And what of the new mayor, Mike Duggan, a veteran county official and highly regarded manager who won 55 percent of the vote in last month’s election?

“The only authority I’m going to have is the authority I can convince the governor and emergency manager to assign me,” Duggan, a Democrat, told reporters in November. “I’m attempting to persuade them. We’ll see.”

Duggan says he’s “going to do everything I can to advocate on behalf of Detroit’s future in this process. We need to make sure the retirees are treated fairly on the pensions they earned.” But, despite the fact that he will be the city’s mayor, he does not have the final say even on questions of whether the city will keep commitments to retired firefighters and police officers.

This is not what democracy looks like.

This is not the will of the people of Detroit.

We know that because the emergency manager power that Snyder has used to steer the city into bankruptcy, and that the governor and his appointee will now use to guide the city’s affairs, was rejected by the city’s voters in 2012.

Snyder had to develop the new emergency manager law after a previous version of the legislation—which he had used to take over smaller cities—was overturned by Michigan voters in a statewide referendum. In Detroit, 82 percent of voters said they did not want the emergency manager law. But they got it anyway. So it is that, while Mayor Duggan may be assigned some responsibilities, he will not have the clearly defined authority that an elected mayor should have to protect pensions, preserve labor agreements and set priorities when it comes to the delivery of basic services.

This is a vital distinction to recognize as media outlets report on the judge’s decision and the bankruptcy process.

As retiring Detroit City Council member JoAnn Watson reminds us: The city of Detroit did not file for municipal bankruptcy.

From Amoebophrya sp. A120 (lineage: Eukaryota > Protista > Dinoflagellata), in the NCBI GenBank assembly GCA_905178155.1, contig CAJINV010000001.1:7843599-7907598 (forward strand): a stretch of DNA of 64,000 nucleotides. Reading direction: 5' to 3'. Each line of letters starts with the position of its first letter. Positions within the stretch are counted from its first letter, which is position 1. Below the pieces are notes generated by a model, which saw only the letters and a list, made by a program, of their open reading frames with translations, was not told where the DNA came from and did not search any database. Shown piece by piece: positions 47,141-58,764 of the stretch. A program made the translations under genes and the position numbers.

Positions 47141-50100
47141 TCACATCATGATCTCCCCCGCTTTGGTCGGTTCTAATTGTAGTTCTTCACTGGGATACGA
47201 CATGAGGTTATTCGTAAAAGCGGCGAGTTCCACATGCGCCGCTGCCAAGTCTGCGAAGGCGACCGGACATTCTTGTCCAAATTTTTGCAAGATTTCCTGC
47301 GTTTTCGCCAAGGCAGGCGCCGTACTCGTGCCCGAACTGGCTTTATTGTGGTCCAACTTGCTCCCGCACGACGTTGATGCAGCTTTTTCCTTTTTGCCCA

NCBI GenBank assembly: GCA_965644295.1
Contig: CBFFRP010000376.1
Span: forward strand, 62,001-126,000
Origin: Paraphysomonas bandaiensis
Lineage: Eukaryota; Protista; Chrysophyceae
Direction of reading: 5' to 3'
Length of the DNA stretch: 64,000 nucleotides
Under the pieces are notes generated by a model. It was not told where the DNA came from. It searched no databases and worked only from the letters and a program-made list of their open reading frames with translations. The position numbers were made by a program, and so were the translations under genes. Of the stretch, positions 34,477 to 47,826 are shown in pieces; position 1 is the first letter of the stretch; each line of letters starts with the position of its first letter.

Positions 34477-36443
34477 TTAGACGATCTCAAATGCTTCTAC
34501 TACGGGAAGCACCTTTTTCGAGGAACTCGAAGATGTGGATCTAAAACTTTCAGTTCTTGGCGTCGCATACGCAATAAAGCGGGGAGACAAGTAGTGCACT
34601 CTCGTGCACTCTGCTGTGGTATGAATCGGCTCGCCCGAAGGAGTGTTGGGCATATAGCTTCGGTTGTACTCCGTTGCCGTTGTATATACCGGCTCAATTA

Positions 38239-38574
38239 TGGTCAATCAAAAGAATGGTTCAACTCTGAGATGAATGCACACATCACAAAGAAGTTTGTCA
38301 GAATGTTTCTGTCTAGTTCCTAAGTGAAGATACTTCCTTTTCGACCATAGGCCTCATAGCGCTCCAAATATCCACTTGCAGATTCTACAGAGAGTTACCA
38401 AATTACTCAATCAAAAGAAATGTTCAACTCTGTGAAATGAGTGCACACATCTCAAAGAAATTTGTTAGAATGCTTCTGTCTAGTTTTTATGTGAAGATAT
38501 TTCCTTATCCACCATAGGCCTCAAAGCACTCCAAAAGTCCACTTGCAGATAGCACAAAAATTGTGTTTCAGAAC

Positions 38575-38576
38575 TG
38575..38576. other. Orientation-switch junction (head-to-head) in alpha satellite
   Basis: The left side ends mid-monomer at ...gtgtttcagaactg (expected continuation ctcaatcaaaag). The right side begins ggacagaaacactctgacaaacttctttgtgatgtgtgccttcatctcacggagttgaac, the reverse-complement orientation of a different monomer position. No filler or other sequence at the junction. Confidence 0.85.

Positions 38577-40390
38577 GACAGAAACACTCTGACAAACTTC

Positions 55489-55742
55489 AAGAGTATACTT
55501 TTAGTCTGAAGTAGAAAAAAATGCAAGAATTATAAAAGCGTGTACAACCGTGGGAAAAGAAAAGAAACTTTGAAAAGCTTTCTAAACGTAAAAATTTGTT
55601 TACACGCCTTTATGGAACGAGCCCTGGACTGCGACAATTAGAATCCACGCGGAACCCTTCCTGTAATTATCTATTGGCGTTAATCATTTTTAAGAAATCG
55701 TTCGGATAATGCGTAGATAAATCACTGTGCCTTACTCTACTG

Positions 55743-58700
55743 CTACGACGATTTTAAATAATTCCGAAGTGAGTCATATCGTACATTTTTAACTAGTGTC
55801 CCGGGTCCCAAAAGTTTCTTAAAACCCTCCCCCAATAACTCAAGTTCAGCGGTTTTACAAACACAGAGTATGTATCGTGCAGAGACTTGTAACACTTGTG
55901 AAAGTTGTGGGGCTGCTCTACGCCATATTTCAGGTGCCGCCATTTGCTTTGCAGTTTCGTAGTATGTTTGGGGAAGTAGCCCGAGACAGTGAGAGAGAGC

“The emergency manager (EM) filed the bankruptcy petition, and he is an appointee of the governor of the state of Michigan based on Act 436—a law formerly known as PA 4—which was repealed by 2.3 million Michigan citizens statewide on Nov. 6, 2012,” explains Watson. “The EM is only accountable to the governor, the EM only answers to the governor, and the EM can only be ‘checked and balanced’ by the governor.”

The new mayor and the new city council will not have the essential democratic authority to “check and balance” the emergency manager—or to guide the process that Watson argues “has clearly been crafted in a right-wing playbook to seize assets, dismember electorate voting powers, dismantle unions and the families/neighborhoods supported by union jobs, disable local elected officials, smear and tarnish the image and viability of Black elected leadership, and broadly claim that the legacy costs related to retiree pensions are largely to blame for the city’s debt crisis.”

Watson’s frustration is real. And appropriate.

Detroit’s greatest challenge has not been municipal governance. It has been deindustrialization, which has shuttered hundreds of factories and left hundreds of thousands of city residents unemployed or underemployed. And that great challenge extends beyond Detroit.

Too many American cities face financial challenges similar to those that have destabilized Detroit. Snyder’s anti-democratic “answer” could well become the model for a response to those challenges that begins by blaming the victims and ultimately denies them a full and effective franchise.

“I believe Detroit and Michigan are ‘test cases’ for certain right-wing agents who want to do all they can to control future elections for this nation’s highest office and other posts,” says Watson. “Voter suppression, including the Supreme Court’s role in gutting the Voting Rights Act of 1965, are not incidental to the myriad of malevolence in Michigan.”

There is a lot more at stake in Detroit, and in Michigan, than one city’s balance sheet.

Our understanding of democracy, itself, is being subverted.

The voters of Michigan sent a clear signal last fall. They rejected emergency-manager authoritarianism.

Unfortunately, a federal bankruptcy judge has sided with a governor who could not win an election in Detroit and an approach that Detroit voters rejected.

This has nothing to do with budgeting, debt or broader fiscal matters. Those issues could, and should, be addressed by an elected mayor and city council.

This has everything to do with allowing unelectable and unelected officials—and the interests they serve—to achieve political results that could not be secured at the ballot box.